Custody refers to the legal and physical custody of a child. Legal custody is the authority to make decisions for and in relation to a child. Child custody is largely divided into legal custody and physical custody. Legal custody is broadly defined as the custodian who has authority to make decisions about the child, including medical decisions, religious decisions, and educational decisions.
Physical custody refers to where the child primarily lives. There are other designations that define the child custody relationship in Albany, such as joint legal custody, sole legal custody, and modified joint legal custody. If there is a plan provision that is not agreed upon, they must resolve the issue before joint physical custody of the children can be granted. A non-custodial parent could still have joint legal custody with the custodial parent to guide the child's upbringing.
If there was a disagreement between divorced parents, and there was no custody agreement to resolve the matter, then the child could be the one who ended up hurting the most. Primary joint custody is granted when a family court judge finds that joint custody will be in the best interest of the children in the relationship. You can have joint legal custody with sole physical custody or joint physical custody, which determine who your child lives with. Sole legal custody of a child means that one parent has the right to make all decisions related to the upbringing of their child.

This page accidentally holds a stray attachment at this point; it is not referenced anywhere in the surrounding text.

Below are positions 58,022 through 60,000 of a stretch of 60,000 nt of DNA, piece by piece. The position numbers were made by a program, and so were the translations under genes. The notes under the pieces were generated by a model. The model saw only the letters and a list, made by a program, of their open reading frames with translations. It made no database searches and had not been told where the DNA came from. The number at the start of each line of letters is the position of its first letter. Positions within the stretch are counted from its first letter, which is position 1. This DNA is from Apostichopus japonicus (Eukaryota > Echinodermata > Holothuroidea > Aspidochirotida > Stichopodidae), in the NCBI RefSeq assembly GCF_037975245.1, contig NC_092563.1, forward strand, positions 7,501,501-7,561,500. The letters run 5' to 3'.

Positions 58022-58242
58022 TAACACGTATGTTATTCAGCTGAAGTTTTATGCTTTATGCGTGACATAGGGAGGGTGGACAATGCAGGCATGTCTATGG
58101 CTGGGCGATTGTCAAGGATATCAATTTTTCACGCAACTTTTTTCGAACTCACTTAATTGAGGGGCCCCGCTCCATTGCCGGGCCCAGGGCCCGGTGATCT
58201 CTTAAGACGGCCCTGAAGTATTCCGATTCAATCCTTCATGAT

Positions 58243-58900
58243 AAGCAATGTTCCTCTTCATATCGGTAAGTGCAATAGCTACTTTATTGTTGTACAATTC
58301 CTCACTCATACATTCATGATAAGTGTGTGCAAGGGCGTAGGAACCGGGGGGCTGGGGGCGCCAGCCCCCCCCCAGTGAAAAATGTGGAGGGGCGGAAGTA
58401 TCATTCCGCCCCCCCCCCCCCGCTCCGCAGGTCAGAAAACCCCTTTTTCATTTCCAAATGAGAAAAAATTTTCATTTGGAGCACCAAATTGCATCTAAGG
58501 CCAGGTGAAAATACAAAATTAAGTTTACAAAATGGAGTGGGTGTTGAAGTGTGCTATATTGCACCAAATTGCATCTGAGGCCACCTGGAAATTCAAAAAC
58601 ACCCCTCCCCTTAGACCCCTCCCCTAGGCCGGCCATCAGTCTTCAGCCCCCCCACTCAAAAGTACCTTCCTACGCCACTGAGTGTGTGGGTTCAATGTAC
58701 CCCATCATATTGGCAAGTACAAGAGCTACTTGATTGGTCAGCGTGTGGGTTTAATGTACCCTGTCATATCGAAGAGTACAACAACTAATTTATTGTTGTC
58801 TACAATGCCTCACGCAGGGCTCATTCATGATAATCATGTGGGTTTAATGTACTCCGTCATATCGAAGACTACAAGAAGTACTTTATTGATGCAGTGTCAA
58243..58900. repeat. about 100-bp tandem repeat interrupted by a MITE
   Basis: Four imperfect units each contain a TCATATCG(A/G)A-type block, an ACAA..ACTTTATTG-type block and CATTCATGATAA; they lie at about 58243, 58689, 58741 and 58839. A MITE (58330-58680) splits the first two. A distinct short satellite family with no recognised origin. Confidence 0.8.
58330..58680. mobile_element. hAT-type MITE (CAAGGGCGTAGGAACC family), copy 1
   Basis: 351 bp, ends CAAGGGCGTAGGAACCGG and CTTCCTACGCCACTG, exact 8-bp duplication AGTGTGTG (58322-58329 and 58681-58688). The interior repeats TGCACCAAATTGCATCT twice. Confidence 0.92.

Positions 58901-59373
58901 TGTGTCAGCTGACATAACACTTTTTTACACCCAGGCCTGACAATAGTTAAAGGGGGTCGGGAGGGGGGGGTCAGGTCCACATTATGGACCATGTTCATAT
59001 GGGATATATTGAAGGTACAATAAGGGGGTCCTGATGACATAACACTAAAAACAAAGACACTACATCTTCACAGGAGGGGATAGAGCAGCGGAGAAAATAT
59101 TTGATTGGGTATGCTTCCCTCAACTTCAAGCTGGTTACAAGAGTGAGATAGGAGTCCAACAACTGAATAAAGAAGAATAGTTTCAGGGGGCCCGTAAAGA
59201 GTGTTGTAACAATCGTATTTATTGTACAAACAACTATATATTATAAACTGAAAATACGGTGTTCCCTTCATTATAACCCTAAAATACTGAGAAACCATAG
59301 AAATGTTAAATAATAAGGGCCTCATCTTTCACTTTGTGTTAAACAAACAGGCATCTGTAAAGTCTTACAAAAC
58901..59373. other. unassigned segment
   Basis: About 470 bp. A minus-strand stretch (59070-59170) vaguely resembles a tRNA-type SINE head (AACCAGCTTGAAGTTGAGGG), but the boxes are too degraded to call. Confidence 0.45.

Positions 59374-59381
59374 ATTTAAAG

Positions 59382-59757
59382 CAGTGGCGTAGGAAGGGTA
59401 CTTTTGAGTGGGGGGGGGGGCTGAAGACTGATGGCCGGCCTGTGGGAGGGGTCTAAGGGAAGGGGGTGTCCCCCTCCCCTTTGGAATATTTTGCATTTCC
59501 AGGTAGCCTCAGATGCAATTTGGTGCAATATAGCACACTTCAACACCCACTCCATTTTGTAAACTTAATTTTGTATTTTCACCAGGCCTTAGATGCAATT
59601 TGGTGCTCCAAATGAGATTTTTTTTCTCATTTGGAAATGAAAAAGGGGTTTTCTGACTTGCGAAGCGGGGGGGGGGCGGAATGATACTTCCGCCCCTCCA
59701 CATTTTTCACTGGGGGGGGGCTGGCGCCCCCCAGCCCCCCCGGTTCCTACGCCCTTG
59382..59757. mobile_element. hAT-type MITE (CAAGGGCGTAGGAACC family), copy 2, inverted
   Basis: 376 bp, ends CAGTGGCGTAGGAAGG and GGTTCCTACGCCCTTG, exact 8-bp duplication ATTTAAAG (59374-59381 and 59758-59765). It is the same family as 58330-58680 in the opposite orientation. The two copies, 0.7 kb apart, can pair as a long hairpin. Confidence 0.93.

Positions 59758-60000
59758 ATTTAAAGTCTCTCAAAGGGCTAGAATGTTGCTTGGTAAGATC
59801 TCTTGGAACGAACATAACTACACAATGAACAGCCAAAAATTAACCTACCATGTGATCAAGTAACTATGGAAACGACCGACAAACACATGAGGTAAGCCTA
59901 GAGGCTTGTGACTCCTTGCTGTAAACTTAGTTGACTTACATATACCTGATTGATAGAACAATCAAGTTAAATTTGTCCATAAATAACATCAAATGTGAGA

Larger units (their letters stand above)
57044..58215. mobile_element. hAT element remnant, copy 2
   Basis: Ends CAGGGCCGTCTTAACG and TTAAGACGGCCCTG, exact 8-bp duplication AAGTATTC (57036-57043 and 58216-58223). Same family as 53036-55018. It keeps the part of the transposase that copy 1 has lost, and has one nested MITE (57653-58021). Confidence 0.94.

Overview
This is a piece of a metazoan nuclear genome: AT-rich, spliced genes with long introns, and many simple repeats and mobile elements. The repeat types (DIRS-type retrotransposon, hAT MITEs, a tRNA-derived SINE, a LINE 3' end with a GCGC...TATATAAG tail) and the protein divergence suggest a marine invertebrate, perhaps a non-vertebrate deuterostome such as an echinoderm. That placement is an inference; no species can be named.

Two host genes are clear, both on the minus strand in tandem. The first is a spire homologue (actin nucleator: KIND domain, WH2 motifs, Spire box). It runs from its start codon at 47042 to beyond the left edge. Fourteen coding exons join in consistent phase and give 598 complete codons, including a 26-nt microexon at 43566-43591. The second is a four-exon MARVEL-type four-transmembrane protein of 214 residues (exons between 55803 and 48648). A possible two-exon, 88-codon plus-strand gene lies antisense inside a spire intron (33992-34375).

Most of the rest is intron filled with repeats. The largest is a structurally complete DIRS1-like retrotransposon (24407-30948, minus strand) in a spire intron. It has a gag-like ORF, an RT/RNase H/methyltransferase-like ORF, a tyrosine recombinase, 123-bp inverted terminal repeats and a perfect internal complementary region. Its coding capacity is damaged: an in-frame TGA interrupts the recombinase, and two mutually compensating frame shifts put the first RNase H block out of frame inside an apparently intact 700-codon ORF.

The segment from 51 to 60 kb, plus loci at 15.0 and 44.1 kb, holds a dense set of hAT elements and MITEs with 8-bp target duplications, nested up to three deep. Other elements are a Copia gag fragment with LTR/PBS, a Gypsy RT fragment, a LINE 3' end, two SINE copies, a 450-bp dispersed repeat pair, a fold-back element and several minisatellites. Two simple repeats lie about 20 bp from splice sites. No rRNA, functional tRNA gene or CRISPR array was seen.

If there is a history of neglect, abuse, or violence involved in the marriage or divorce, past or present, the courts have a responsibility to grant sole legal physical custody of the children to the non-abusive parent. About seventy percent of child custody cases result in the mother winning custody of the child, while joint custody cases occur approximately twenty percent of the time. A parent with legal custody of a child has the right to make decisions about the child's health care, education and education, and religious education. Even though the child will primarily live with one parent and visit the other parent, there is still a possibility for the parents to share joint custody of their children and pay joint physical support for the children.
Joint legal custody will only be granted to the parents of the children in a divorce case if the court finds that both parents who have legal and physical custody of the children will greatly benefit the interests of the children. Child custody after a divorce is a serious matter for parents to address and it's important for them to understand their legal rights. If the court finds that joint legal custody will not benefit the children, then joint legal custody will not be granted to the parents and one parent will be granted custody over the other. In these states, sole legal custody is granted when joint legal custody is not in the best interest of the child.
Joint legal custody means that both parents share the authority and responsibility to make important decisions regarding the child's health, education, and welfare.